Tuesday, December 21, 2010

10 Favorite Children's Books for 2010

It's difficult to pick the 10 books from 2010 that I liked the most. I could do this again tomorrow and pick an entirely new list. I have included a short blurb from each book's review. If you have happen to stop by my way, feel free to leave a comment and let me know which books were your favorites. So, without further ado, here are ten favorites of mine for 2010:



Chalk; written and illustrated by Bill Thomson
"Bill Thomson's wordless Chalk is a visual delight.  Thomson used acrylic paint and colored pencils to create the very real looking playground scenes. He also knows kids. We have several who live in our neighborhood and use sidewalk chalk to draw pictures. They draw figures similar to what the fictional kids draw. My favorite part of the book is the dinosaur and the solution one of the quick thinking friends devises to save the group." - May 17th

Candy Bomber: The Story of the Berlin Airlift's "Chocolate Pilot"; written by Michael O. Tunnell
"Candy Bomber is my favorite nonfiction book of 2010. Gail Halvorsen is a real deal hero from the greatest generation. Michael O. Tunnell has crafted an unforgettable tale about how an act of kindness led to a heroic effort by American and British soldiers. The individual accounts of German children and their reactions to the candy drops are incredibly touching." - September 26th

Nest, Nook and Cranny; poems by Susan Blackaby and illustrations by Jamie Hogan
"Nest, Nook & Cranny is a collection of poems that is a teacher's dream.  Susan Blackaby combines several different poetic forms (sonnet, cinquain, triolet, villanelle) with animal habitats (desert, grassland, shoreline, wetland, woodland) as the subject of the poems. The reader gets a combination of poetry, figurative language, and science that is entertaining and informative." - July 12th

Hot Diggity Dog: The History of the Hot Dog; written by Adrienne Sylver and illustrated by Elwood H. Smith
"Hot Diggity Dog combines two of my favorite things, history and food, to make a flavorful concoction that is sure to please." - November 14th

A Place Where Hurricanes Happen; written by Renee Watson and illustrated by Shadra Strickland
"This is one of the most moving books I have read in a long time. Renee Watson and Shadra Strickland give us an intimate portrait, from a child's point of view, of how families in New Orleans were affected by Hurricane Katrina. This book would be an excellent companion to nonfiction books about weather. We often study about the technical aspects of storms (how it forms, wind speed, etc.), but it is rarely combined with how it changes the lives of the people in the path of the storm." - August 11th

Princess Posey and the First Grade Parade; written by Stephanie Greene and illustrated by Stephanie Roth Sisson
"Author Stephanie Greene has spent a lot of time hanging around kindergarten and first grade students. I don't know her personally, but her writing rings true to this age level so I figure she's knows these kids and what makes them tick. Posey is a delightful character who reminds me of students that I work with each day and one in particular that lives in my house. Like Posey, they're sweet kids who have some fears and need some help in navigating this thing we call school." - October 9th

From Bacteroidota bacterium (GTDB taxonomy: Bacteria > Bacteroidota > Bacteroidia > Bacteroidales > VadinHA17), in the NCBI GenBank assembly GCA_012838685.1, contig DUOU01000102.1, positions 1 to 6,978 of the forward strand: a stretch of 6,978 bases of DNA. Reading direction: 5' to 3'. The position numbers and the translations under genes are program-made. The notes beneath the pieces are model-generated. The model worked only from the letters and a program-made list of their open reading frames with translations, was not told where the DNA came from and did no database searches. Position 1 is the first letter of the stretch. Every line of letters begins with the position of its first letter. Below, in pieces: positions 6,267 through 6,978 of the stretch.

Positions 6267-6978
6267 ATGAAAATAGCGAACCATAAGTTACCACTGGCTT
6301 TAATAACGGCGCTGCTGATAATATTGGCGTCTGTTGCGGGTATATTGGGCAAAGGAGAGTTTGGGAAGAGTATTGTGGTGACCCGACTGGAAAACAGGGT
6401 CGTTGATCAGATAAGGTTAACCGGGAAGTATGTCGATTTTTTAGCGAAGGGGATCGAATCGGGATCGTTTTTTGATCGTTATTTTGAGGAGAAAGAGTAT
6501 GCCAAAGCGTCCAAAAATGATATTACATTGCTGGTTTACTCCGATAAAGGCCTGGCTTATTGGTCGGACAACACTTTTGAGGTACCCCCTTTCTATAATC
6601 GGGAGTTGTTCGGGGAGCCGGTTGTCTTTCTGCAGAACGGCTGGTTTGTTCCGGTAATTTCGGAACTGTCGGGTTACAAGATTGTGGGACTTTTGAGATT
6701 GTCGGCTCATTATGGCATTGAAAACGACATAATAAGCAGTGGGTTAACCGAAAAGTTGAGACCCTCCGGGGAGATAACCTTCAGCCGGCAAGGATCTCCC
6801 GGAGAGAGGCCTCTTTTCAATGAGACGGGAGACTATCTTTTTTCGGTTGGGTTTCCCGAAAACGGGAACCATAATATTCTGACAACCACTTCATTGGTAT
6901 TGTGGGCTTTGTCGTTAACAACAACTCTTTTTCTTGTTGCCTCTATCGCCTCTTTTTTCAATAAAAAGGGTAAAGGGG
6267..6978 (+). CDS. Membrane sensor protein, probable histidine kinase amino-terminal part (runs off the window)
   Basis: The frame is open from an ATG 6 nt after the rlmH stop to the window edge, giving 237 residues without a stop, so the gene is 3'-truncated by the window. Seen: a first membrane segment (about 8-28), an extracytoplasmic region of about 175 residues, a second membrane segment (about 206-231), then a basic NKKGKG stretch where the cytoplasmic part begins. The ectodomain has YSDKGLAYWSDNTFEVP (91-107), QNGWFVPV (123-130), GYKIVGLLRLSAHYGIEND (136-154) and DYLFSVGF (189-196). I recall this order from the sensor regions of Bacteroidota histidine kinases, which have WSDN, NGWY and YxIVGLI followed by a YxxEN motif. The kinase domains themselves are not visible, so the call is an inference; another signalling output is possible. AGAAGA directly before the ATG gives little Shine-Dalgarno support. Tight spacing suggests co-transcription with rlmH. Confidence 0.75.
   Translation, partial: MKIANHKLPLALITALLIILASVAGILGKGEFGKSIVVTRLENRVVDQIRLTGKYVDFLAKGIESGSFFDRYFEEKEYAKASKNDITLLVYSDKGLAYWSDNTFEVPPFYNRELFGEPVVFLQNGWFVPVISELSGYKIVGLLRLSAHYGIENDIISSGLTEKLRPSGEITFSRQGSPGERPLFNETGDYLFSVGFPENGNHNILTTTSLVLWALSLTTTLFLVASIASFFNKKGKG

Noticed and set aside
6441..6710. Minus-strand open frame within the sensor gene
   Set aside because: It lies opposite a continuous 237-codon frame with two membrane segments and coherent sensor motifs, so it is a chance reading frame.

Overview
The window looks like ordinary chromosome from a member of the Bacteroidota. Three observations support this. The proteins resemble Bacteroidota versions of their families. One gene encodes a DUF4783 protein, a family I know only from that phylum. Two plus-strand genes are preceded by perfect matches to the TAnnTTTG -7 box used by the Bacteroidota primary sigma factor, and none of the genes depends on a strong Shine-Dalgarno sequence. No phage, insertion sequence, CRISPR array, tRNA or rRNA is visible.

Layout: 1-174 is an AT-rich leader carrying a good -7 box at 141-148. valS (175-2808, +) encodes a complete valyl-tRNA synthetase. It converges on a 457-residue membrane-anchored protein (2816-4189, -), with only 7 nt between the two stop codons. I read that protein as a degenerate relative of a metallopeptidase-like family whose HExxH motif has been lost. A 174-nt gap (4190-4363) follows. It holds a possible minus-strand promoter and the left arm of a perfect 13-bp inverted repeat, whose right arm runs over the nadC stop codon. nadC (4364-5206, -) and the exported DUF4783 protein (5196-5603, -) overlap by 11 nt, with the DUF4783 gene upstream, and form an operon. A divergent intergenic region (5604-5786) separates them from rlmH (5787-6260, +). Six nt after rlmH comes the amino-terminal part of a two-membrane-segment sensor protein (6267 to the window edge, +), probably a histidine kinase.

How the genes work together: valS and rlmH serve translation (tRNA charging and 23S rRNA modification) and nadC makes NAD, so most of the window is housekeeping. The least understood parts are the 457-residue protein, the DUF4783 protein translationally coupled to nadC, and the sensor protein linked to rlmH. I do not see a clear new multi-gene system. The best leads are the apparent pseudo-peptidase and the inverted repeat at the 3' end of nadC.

I Know Here; written by Laurel Croza and illustrated by Matt James
"One of the reasons why we teach children to write is so they can share a piece of themselves with others. I Know Here would be a superb read aloud to demonstrate this. It really reminds me of What You Know First by Patricia MacLachlan where both female protagonists are reminiscing about a beloved place and what makes it special. These are not complicated books, but no less profound in their detailed descriptions of a love of place and how it can shape our lives." - November 2nd

The Quiet Book; written by Deborah Underwood and illustrated by Renata Liwska
"My six year old daughter saw my library copy of The Quiet Book and remarked, "The Quiet Book! I love The Quiet Book." Do you need to know any more before you find a copy of this wonderful book? Deborah Underwood's concept may strike you as a simple idea, but as a kindergarten teacher I can tell you that it is sheer genius." - October 12th

Country Road ABC; written and illustrated by Arthur Geisert
"Arthur Geisert has created a series of 26 illustrations that show daily life on the Iowa farmland where he lives. The detailed illustrations are humorous and informative. My favorite illustration is for the letter I which is represented by the word inoculate. In the illustration, there are pigs that have red spray paint marks on their backsides. Geisert explains in the accompanying glossary that "the red spray paint is to keep track of who has been given a shot already!" - October 4th

Ants: National Geographic Reader; written by Melissa Stewart
"There are more than 10 quadrillion ants in the world.  The queen African driver ant alone lays fifty million eggs a year. I say we stop teaching these cute penguin units and start focusing on the ants.
Melissa Stewart is certainly doing her part by writing Ants.  She has penned a ripping good piece of nonfiction that happens to masquerade as a Level 1 Reader.  Ants is packed with amazing facts (Did you know that there were ants that could live underwater? Me neither.), several nonfiction text features, and terrific National Geographic photographs. What more could you ask for?" - March 12th

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